Paris also wants Berlin to bankroll the most troubled economies of the eurozone. Moreover, France is not happy with a number of disadvantageous deals made within the EU. Currently, Berlin is not ready to make concessions but there is room for dialogue.
There is a tradition coming from the 1990s that a French president pays his first official foreign visit to Germany. Five years ago, Merkel met with newly-elected Francois Hollande whose economic plan was too leftist for Berlin.
Despite the fact that liberal democrat Macron is a more comfortable partner for Germany, the financial issue attracted increased attention even before the two leaders met.
On May 13, former Greek Finance Minister Yanis Varoufakis published an article on Macron’s economic policy. He wrote that he had confidential talks with Macron. According to the article, the new French president will push Germany to the federalization of the eurozone, which mean an increase in Germany’s support for other EU economies and Berlin’s expanded responsibility for the European currency.
Monetary federalization is the worst scenario for Berlin. Joint debt issuance would let some eurozone members benefit from lower risk premiums to Germany’s high credit ratings. However, in Berlin, Macron said that he did not support the idea.
"I have never defended [the idea of] Eurobonds or the mutualization of existing debt in the euro zone," he was quoted as saying by Reuters.
According to Le Figaro, during the meeting in Berlin, Merkel signaled that Paris should carry out a labor market reform.
"We have full confidence in the president that he knows what to do, that he’ll present it to us. And then we’ll discuss where we can cooperate well together," Merkel was quoted as saying by Bloomberg.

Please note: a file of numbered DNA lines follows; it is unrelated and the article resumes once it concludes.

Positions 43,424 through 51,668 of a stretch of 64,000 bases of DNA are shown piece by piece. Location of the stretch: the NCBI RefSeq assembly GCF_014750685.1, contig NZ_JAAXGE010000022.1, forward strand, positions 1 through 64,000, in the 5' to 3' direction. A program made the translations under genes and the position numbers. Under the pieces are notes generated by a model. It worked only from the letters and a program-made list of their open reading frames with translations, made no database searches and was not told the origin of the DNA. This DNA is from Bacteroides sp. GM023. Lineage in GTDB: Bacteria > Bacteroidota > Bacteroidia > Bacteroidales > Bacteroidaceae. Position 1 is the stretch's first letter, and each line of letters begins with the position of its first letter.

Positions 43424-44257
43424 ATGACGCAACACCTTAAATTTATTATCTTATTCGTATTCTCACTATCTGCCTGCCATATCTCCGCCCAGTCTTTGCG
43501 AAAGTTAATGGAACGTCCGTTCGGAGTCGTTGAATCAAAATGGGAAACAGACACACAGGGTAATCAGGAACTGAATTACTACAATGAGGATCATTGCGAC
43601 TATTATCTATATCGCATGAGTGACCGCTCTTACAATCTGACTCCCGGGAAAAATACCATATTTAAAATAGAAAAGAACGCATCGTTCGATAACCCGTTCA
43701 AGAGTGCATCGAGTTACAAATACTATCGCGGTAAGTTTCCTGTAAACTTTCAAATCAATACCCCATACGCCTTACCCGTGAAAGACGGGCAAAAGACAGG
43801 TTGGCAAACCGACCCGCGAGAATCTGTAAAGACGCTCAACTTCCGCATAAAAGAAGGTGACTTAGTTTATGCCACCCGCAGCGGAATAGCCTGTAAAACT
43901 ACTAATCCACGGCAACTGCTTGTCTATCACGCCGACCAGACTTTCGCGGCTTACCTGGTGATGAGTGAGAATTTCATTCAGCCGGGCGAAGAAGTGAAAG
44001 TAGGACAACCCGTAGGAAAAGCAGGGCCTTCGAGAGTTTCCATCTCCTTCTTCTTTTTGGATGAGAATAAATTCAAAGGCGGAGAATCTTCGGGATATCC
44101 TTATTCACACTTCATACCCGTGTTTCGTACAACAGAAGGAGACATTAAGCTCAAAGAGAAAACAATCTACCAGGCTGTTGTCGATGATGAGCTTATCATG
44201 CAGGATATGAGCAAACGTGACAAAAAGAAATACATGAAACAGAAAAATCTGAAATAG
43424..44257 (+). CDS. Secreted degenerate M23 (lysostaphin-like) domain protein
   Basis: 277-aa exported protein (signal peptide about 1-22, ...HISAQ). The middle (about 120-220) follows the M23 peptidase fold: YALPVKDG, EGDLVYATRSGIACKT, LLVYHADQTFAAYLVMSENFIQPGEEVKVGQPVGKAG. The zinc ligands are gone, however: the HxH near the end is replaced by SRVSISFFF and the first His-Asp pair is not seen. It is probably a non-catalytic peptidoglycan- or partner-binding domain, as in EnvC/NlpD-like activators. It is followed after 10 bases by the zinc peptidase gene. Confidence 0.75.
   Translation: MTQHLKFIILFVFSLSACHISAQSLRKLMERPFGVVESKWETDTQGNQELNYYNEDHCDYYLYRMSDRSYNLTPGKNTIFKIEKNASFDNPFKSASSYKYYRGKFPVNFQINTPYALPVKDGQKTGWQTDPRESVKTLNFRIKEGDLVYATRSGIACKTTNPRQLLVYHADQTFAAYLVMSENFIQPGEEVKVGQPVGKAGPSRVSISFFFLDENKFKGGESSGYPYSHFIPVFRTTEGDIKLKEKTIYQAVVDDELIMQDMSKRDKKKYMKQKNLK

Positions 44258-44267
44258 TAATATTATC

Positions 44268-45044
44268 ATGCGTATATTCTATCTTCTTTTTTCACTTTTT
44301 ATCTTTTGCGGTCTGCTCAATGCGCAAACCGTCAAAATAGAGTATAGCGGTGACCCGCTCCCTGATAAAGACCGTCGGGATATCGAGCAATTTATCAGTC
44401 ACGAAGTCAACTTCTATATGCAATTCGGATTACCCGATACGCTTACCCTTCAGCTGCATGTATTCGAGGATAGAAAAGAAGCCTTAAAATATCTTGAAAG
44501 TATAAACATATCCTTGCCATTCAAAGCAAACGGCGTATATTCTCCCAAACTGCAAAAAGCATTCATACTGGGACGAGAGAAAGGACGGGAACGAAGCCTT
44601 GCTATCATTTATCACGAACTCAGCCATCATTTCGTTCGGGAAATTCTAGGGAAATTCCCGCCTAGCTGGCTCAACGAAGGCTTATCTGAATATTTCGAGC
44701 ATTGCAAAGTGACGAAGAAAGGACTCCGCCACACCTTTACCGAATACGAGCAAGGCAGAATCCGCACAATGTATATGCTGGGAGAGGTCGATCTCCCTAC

The measures proposed by Berlin is replication of the reform implemented in Germany in the early-2000s by Gerhard Schroder. Germany liberalized its labor code which prevented the economic crisis threat the country faced at the time. Currently, Germany’s economy is performing better than the French economy, with a 20 percent gap in living standards in favor of Berlin.
However, the viability of the German model in France is questionable. Unlike Germany, France is country with a strong left-democratic heritage. For example, even the far from being radical labor reform in 2016 resulted in mass protests across the country. Any further unpopular measures would risk undermining the position of the newly elected president.
Despite the difficulties remain between Berlin and Paris, the meeting between Macron and Merkel showed a certain level of confidence between the two leaders and their intention to meet each other halfway. Macron said he did not support the idea of joint Eurobonds while Merkel admitted of the possibility to review some of EU agreements.
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